When Alice went to Wonderland, the Mad Hatter posed her a riddle: "Why is a raven like a writing desk?"
The answer was never disclosed and many great minds have pondered the question since. None have been able to agree on a definite answer - or indeed whether there is an answer at all.
Further education is all too similar to that riddle. It's not school and it's not university - it's that enigmatic bit between the two. It does lots of things for lots of different people but it's fiendishly difficult to define.
Everyone understands what schools are for; everyone knows what universities do. FE suffers precisely because of its diverse mission - it serves a wide age group with skills, education and training, while few even understand the difference between these. (Lord Krebs once provided a memorable explanation to his fellow peers: "If my daughters came home from school and told me that they had been to sex education classes, I would be comfortable; if they said they had been to sex training and skills classes, I would not.")
Luckily, our FE riddle is being better understood abroad, and is proving irresistible in some quarters. India has turned to the UK FE sector to learn about curriculum development, staff training and how to develop links with industry. India is rather enamoured of the model that serves up catering courses alongside aeronautical engineering. "In the UK.they run all kinds of courses, not just technical ones, and that is something we can learn from," says Dr Swati Mujumdar, director of the Symbiosis Centre for Distance Learning, one of India's largest FE providers.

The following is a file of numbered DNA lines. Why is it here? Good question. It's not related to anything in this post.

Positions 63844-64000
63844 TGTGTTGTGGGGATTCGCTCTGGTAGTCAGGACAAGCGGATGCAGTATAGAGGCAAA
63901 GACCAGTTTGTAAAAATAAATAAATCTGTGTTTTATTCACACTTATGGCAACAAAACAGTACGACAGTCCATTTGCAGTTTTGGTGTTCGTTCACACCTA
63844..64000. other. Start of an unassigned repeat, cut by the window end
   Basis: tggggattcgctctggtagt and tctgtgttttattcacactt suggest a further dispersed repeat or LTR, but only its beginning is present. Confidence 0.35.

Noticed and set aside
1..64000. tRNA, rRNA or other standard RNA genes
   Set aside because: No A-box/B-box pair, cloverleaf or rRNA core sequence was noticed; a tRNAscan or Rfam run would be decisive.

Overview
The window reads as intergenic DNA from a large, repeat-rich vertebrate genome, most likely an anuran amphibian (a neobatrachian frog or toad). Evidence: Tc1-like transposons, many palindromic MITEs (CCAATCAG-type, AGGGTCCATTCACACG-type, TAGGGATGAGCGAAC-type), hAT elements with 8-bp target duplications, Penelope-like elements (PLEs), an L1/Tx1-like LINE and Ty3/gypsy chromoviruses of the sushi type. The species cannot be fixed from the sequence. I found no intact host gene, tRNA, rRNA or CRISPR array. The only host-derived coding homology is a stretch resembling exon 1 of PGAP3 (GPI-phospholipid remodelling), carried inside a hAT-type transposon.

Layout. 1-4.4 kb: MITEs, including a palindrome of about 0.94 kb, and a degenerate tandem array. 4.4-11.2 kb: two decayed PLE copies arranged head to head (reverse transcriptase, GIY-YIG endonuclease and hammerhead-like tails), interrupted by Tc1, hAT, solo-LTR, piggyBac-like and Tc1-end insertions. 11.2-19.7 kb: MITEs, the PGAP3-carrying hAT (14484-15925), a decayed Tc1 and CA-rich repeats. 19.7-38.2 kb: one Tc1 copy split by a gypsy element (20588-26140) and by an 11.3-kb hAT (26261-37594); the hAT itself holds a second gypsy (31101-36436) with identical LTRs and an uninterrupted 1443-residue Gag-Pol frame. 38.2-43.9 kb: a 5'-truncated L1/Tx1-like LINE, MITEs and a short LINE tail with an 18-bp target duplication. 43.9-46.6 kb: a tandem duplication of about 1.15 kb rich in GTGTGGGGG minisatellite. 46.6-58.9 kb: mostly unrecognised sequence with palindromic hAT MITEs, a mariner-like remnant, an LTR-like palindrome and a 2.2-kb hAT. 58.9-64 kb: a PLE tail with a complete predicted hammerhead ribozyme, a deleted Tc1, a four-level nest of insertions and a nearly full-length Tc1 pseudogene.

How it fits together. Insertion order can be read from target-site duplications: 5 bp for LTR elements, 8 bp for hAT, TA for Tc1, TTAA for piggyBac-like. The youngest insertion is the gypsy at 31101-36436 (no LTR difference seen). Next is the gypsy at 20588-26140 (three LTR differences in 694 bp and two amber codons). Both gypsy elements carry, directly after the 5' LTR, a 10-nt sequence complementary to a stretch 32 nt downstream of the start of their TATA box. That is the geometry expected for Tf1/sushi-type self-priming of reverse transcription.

That's not been the only good news for UK FE. We've waited more than 20 years for a new college, and now two have come along at once. One will train people to work on the High Speed 2 rail project, the other will teach students to build and decommission nuclear reactors. The colleges were hailed by England's skills minister Matthew Hancock as the first part of a new generation of "elite vocational institutions" providing specialist skills that could then be sold to the world.
But in telling colleges to "get out there and sell your talents" and not to look "upwards to central government", Mr Hancock also appeared to be signalling that there would be no more funding. And as Martin Doel, chief executive of the Association of Colleges, points out on our new FE news website, funding for FE may have already gone through the looking glass - 5:4:8 is the ratio of per capita funding for schools, FE and higher education. "It is hard to know why a 16- to 18-year-old is worth so much less than an 11- to 16-year-old or a student in HE," Doel says. It's a pertinent question.
All of which brings us back to the answer to that riddle. The emotive pull of schools is strong and the voice of higher education slick and assertive, but recent developments in FE should inspire confidence; it's a moment the sector must seize. FE has to keep trying to define and explain what it does to both politicians and the public - otherwise the standard answer to the question of what FE is for will remain, to quote the Hatter: "I haven't the slightest idea."